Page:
Ron Paul Takes Swipes at Rivals on 'The Tonight Show with Jay Leno'
by E.D. Kain
by E.D. Kain: Bank
of America Rethinking Controversial Debit Card Fees
In a startling
break with tradition, Ron Paul took a few quick jabs at his Republican
rivals on The
Tonight Show with Jay Leno
Friday. Asked his opinion of Michele Bachmann, who Paul had
clashed with earlier in the week over the question of a nuclear
Iran, Paul said Bachmann hates Muslims and wants
to go get them.
Paul his opinion of Rick Santorum, asking whether he talked about
anything other than gay people. Gay people and Muslims,
He said Romney
was a nice guy who maybe should stay in Massachusetts and that Jon
Huntsman is thoughtful.
Up to this
point, Paul has kept his opinions mostly to himself. His comments
have caused quite a stir. Of course I dont hate Muslims,
Bachmann told ABC News adding thats an absolutely outrageous
moderators in last weeks Iowa debate that Pauls positions
on Iran were dangerous. Paul had warned of the dangers
of an American overreaction to the supposed threat of a nuclear
bomb being developed in Iran.
So what to
make of all this?
off it means that Paul is pulling no punches in the last few weeks
before the Iowa Caucuses which are set for January 3rd. Right now
the congressman from Texas is tied in first place in the polls,
after a long, slow, but steady climb.
Gingrichs spotlight seems to be fading, while Romneys
front-runner position remains shaky. This puts Paul in the unique
position of surging in the polls just in the nick of time. If he
can break that voter ceiling he might be able to win in Iowa, possibly
pushing him into front-runner status across the country, especially
if Huntsman hurts Romney and Gingrich in New Hampshire.
A Paul win
in Iowa and a Huntsman win in New Hampshire would throw this race
into chaos but a particularly good brand of chaos. Huntsman
has been trailing badly for the duration of the race so far, and
Paul has been laughed
off by much of the press and the conservative intelligentsia.
Even now, with
Paul neck and neck in Iowa, the big guns in conservative media are
working furiously to discredit the congressman. I think right
now anybody other than Ron Paul could beat Obama if the election
were tomorrow easily, said
Rush Limbaugh on his radio program.
and the Ron Paul people arent going to like me saying this,
said Chris Wallace of Fox News, but, to a certain degree,
it will discredit the Iowa caucuses because, rightly or wrongly,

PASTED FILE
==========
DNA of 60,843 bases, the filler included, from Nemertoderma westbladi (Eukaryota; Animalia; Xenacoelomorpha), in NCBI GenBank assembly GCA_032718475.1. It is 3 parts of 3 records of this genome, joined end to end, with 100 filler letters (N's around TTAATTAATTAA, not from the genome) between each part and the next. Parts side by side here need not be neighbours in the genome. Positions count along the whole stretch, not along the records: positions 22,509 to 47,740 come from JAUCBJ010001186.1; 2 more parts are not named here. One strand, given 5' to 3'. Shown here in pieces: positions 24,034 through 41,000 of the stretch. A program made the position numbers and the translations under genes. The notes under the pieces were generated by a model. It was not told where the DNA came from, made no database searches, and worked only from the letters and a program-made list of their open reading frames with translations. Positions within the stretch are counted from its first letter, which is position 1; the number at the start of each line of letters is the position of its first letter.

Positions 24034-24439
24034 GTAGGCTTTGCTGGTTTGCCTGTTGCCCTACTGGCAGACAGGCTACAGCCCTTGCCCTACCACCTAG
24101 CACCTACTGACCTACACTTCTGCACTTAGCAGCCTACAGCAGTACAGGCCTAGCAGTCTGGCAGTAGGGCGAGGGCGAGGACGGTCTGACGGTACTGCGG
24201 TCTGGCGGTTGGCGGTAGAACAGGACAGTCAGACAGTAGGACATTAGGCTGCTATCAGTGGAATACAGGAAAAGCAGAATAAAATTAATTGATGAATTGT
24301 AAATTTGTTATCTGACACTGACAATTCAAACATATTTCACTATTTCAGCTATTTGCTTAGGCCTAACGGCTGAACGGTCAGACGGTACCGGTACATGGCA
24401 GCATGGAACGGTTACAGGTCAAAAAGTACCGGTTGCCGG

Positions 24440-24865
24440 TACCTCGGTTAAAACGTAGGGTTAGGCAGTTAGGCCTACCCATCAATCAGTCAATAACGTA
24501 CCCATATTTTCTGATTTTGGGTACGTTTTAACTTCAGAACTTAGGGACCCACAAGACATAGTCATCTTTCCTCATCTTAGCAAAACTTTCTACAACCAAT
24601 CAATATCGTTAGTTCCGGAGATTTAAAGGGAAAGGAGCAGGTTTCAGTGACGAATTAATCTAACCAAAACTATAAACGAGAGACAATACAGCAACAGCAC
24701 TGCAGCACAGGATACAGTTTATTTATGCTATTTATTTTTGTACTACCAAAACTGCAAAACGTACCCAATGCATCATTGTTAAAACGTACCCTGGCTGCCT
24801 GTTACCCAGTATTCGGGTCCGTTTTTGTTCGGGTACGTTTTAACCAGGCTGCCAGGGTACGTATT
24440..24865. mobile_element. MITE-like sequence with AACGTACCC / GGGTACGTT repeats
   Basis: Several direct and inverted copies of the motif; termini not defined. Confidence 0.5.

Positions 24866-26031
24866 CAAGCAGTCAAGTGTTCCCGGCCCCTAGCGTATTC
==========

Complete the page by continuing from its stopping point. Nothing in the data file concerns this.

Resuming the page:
I think most of the Republican establishment thinks he is not going
to end up as the nominee. So, therefore, Iowa wont count and
it will go on.
pundit David Frum writes:
had an outsize appeal to writers and intellectuals dissatisfied
with the present state of Republicanism.
him as a corrective to militaristic nationalism. Or as a principled
champion of limited government. Or as a leader who can curb the
excessive influence of social conservatives.
are not very realistic, but leave that pass for now. More to the
point even if true, which they are not, these are not the
correctives present-day Republicanism most needs. The thing most
wrong with present-day Republicanism is its passivity in the face
of the economic crisis, its indifference to the economic troubles
of the huge majority of the American population, and its blithe
insistence that everything was fine for the typical American worker
up until Inauguration Day 2009 or (at the outer bound of the thinkable)
the financial crisis of the fall 2008.
It is the
lack of concern to the travails of middle-class America that reform
Republicans should most centrally be concerned with.
And no candidate
in this race ok, except maybe the defunct Herman Cain has
been more persistently, aggressively, and forcefully heedless
of those travails than Ron Paul.
Frum is critical
of Pauls monetary policy and his libertarianism more broadly
which is understandable, since David is not a libertarian
himself but rather a moderate and a hawkish moderate at that. To
be fair, Im not particularly fond of Pauls monetary
policy either. On this question Im largely in agreement with
Frum. The challenges of this particular economic downturn cant
be solved through austerity alone, even if austerity over the long
haul is a worthy and important goal.
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